If you're looking for where Microsoft's mobile revenue come from, don't look to Windows Phone. Instead, look to Android, where Microsoft has received $792 million in patent royalties from just two companies in a single quarter, Samsung and HTC, according to the analyst firm Trefis.
The Boy Genius site reports that analysts at Trefis provided those numbers. They based them on estimates that HTC pays Microsoft $10 per Android device in patent royalties, and Samsung pays between $10 and $12 per Android device in patent royalties.
It's hard to know how accurate those numbers are. Back in October, 2011, Goldman Sachs estimated that Microsoft would get $444 million in those fees for all of 2012. Android sales have picked up significantly since October, so the Goldman Sachs figure could well be off.
Also keep in mind that the $800 million is for only HTC and Samsung, and doesn't take into account the many other deals Microsoft has to get royalties for Android devices. Back in October, Microsoft General Counsel Brad Smith and Microsoft Deputy General Counsel Horacio Gutierrez wrote in a blog that at that point Microsoft had patent deals in place that brought in royalties for more than half of all Android smartphones sold in the U.S.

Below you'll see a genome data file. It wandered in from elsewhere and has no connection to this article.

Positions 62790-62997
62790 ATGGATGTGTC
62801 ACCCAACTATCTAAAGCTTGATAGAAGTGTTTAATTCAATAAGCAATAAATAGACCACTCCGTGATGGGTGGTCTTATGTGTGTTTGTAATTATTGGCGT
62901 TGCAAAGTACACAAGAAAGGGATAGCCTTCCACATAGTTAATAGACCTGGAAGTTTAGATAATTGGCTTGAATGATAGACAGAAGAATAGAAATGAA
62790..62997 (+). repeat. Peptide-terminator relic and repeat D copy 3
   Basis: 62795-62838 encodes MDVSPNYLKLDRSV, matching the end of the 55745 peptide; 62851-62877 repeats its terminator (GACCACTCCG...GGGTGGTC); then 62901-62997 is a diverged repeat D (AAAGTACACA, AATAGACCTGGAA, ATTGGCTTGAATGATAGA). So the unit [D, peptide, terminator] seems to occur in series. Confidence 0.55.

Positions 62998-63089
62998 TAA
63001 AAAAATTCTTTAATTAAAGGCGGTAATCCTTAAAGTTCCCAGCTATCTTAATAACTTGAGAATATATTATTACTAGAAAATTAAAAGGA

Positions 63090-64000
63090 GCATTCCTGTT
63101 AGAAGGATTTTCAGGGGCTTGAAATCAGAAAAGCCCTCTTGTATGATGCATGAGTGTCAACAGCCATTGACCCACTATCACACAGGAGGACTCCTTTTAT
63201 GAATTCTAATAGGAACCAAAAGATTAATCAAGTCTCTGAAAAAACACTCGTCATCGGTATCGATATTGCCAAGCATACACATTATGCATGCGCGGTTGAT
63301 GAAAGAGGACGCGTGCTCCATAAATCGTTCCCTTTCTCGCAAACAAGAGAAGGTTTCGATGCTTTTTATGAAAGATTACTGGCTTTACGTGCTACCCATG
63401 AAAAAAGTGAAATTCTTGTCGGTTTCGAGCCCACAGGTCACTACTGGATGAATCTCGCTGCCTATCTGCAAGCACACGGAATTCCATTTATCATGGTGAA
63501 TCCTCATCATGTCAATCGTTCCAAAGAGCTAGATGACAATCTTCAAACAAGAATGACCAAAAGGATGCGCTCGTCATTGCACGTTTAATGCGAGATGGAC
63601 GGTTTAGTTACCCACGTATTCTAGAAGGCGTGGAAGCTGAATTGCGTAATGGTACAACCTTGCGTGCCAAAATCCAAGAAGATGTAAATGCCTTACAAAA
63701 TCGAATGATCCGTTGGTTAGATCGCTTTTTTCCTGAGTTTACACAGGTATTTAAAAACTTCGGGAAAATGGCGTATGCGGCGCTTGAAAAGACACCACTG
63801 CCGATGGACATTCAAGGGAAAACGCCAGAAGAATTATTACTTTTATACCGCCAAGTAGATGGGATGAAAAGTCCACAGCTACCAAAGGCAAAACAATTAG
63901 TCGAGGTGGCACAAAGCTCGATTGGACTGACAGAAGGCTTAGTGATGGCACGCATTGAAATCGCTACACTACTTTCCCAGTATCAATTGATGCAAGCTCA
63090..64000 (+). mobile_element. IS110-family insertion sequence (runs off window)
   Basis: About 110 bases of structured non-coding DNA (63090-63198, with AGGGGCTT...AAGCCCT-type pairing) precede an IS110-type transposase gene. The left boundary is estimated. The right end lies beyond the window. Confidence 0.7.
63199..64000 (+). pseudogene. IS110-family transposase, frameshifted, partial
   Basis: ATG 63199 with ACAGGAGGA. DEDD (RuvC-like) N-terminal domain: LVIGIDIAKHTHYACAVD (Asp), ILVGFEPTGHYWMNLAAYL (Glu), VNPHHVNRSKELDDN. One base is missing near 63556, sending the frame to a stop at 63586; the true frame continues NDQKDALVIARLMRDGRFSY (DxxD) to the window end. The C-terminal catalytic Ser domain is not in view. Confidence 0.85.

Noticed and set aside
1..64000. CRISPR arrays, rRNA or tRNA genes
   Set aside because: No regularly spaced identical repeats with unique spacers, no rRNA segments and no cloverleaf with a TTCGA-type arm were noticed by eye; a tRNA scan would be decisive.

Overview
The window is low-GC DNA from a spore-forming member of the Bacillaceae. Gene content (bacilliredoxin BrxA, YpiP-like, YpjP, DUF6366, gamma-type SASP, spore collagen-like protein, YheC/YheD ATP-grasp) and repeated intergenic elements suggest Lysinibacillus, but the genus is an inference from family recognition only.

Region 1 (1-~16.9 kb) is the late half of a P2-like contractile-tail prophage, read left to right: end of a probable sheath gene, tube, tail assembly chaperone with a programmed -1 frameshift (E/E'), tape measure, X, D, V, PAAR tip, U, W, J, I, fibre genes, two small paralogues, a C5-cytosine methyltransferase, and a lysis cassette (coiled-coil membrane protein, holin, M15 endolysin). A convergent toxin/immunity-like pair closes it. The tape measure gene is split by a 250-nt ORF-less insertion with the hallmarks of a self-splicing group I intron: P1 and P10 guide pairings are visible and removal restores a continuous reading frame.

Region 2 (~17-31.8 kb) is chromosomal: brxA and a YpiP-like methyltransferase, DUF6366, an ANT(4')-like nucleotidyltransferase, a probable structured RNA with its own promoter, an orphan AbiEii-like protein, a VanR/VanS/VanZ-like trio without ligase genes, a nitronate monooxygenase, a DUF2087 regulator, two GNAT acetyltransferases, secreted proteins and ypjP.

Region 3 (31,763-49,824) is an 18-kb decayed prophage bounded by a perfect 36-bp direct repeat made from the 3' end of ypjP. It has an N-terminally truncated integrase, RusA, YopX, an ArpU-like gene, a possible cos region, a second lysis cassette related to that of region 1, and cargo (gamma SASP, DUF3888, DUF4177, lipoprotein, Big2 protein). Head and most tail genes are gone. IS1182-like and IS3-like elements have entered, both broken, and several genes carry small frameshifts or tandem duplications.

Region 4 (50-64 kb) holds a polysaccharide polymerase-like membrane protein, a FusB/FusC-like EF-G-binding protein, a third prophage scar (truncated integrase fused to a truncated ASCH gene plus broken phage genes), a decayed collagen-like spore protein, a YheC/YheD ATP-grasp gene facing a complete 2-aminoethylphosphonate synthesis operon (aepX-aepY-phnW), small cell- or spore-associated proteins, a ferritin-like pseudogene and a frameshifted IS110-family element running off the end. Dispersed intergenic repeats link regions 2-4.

As for Windows Phone sales, they're still slow, despite what seems to be a recent breakout quarter. The good news for Windows Phone is that Canalys reports that sales grew by 277% in the second quarter of this year compared to a year ago. The bad news is that despite that. sales were only 5.1 million units, compared to 107.8 million for Android, according to Canalys.
Of course, Microsoft gets a cut of those Android sales. Still, innovation, not litigation, is the way that tech companies grow, so Microsoft would be much happier if it were getting its money from Windows Phone sales, not from patent royalties.